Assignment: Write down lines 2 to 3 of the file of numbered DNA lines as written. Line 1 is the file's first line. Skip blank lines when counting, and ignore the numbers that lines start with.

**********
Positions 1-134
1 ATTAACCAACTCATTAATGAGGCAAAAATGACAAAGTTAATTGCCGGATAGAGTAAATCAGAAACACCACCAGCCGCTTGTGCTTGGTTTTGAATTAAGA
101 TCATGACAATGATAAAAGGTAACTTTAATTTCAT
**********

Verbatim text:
1 ATTAACCAACTCATTAATGAGGCAAAAATGACAAAGTTAATTGCCGGATAGAGTAAATCAGAAACACCACCAGCCGCTTGTGCTTGGTTTTGAATTAAGA
101 TCATGACAATGATAAAAGGTAACTTTAATTTCAT